Positioning itself as a place where dogs and culture collide, each issue of Four & Sons considers the cultural impact of the dog, taking its reader on a guided tour through the worlds of art, photography, music, literature – and even maths – that are inspired by man’s best friend.
The tone of Four & Sons is lively and upbeat, staying true to an introduction that promises high spirits and oxytocin. This issue opens by going behind the scenes of dogs’ biggest Hollywood moment this year – Wes Anderson’s Isle of Dogs, with a piece that marvels at the intricacies of the film. It then shifts its focus to Susumu Kamijo’s borderline abstract poodle drawings (below), describing the dogs as though they are real life creatures, and not vibrant creations.
Recently, we looked at the fourth issue of Dog, a magazine focused on the presence of dogs and their owners in society. Although both magazines share a devotion to man’s best friend, there are clear differences between the two; where Dog zones in on the interactions and love between dogs and their owners, often through the use of playful illustrations, Four & Sons considers dogs from a wider standpoint, looking less at the personal, and more at where dogs lie in our cultural conscience.
There are, of course, moments devoted to individual owners and dogs, such as costume designer Ane Crabtree’s Catahoula George (above), who spends most of his time on the set of The Handmaid’s Tale, and Scottish designer Christopher Kane’s pooch Bruce Tito (below). But the dogs are often entry points into the careers of their owners, rather than the subjects of the pieces themselves.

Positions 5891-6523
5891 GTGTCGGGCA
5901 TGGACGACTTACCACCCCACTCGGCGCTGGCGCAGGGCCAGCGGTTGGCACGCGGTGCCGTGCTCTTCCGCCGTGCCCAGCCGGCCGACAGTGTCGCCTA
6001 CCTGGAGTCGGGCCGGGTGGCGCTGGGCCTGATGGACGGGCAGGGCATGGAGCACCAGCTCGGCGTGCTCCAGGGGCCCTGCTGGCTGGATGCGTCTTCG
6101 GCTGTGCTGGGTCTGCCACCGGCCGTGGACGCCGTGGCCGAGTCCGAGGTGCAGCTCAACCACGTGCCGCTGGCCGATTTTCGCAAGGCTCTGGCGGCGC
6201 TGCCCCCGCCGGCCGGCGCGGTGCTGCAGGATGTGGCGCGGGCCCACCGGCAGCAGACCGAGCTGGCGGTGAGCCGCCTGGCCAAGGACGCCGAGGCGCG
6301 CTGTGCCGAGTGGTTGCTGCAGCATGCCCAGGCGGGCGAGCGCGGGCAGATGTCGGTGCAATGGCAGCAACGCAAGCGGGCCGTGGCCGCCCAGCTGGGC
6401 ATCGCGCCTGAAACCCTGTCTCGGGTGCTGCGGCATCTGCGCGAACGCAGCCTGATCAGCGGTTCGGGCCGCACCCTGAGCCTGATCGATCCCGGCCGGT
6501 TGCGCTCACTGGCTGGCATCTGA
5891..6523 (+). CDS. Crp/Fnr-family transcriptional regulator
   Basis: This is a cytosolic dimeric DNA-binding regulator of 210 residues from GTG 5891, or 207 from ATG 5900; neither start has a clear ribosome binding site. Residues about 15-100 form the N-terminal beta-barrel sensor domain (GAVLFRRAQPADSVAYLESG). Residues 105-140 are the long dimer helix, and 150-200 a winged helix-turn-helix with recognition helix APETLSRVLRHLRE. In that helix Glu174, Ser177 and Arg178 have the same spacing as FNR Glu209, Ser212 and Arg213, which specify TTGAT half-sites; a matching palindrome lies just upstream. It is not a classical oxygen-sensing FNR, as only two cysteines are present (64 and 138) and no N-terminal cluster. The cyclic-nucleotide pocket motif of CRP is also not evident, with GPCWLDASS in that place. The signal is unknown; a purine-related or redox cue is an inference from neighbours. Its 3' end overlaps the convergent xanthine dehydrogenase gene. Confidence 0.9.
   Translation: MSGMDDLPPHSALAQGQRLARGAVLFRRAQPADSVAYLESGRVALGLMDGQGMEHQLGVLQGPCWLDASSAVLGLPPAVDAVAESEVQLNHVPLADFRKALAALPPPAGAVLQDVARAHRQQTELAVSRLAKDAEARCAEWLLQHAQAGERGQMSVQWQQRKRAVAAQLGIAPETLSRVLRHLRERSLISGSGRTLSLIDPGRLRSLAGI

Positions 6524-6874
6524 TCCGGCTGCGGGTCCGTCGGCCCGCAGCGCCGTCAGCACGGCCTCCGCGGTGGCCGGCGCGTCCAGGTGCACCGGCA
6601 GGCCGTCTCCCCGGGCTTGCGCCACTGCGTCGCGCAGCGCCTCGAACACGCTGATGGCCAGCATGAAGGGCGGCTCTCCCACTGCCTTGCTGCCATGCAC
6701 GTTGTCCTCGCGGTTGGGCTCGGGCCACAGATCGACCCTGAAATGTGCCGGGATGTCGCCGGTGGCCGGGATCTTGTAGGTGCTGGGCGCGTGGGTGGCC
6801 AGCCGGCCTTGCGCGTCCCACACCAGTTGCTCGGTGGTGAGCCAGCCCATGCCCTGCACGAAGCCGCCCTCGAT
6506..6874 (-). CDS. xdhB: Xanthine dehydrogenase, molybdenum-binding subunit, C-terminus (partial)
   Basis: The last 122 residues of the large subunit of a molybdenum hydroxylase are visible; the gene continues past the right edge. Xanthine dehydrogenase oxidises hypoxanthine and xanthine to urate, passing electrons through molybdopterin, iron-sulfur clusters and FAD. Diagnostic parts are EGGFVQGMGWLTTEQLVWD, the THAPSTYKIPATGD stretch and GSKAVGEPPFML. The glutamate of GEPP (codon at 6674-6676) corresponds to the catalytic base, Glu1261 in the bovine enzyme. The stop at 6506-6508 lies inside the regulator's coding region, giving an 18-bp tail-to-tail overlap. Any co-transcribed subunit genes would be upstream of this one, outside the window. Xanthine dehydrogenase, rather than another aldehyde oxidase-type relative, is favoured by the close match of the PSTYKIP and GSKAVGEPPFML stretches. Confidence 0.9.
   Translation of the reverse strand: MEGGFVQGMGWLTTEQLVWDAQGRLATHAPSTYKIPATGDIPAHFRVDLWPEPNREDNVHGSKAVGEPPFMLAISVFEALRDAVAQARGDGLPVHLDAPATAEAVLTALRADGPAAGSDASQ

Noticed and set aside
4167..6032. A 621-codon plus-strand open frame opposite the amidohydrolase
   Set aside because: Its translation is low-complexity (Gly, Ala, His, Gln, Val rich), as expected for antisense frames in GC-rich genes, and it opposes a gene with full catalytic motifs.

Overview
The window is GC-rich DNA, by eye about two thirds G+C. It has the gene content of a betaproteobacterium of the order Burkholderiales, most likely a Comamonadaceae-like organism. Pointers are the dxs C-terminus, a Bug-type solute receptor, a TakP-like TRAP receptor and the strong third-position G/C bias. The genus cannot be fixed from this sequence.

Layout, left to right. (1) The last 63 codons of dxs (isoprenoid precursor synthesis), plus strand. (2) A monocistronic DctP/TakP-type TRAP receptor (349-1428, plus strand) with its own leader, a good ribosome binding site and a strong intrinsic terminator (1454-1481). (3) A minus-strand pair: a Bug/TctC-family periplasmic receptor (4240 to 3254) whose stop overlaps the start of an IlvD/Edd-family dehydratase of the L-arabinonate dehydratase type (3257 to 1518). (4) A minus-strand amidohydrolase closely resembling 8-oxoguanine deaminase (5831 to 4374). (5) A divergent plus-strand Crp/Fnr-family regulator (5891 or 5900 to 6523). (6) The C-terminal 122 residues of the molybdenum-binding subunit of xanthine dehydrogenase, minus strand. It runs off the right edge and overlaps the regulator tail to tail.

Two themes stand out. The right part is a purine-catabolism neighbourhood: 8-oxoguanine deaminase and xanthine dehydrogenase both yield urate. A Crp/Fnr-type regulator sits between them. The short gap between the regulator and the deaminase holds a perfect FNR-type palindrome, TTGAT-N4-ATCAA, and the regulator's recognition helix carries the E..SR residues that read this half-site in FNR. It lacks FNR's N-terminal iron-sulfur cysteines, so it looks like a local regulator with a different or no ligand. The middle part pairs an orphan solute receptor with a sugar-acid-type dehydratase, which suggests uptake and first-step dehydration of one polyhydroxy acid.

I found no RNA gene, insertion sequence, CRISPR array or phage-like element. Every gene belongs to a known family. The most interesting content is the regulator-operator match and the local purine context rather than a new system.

Elsewhere, in a wonderfully conceived piece, Ruby Goss speaks to five chefs about what they feed their dogs; OddFellow’s Ice Cream owner Sam Mason admits that he and his dogs are all partial to foie gras and black truffles, while Club Mexicana’s Merial Armitage’s slightly less pampered pooch enjoys… horse shit.
If I were to compare Four & Sons and Dog, I might have to say that Four & Sons has the edge, as every piece in the magazine really is very well thought-out and engaging, whereas there are moments where Dog loses pace. However, I do like the consistency of Dog, and I think devoting each issue to a different breed makes it temptingly collectable. My advice: buy them both.
Editorial and creative direction: Marta Roca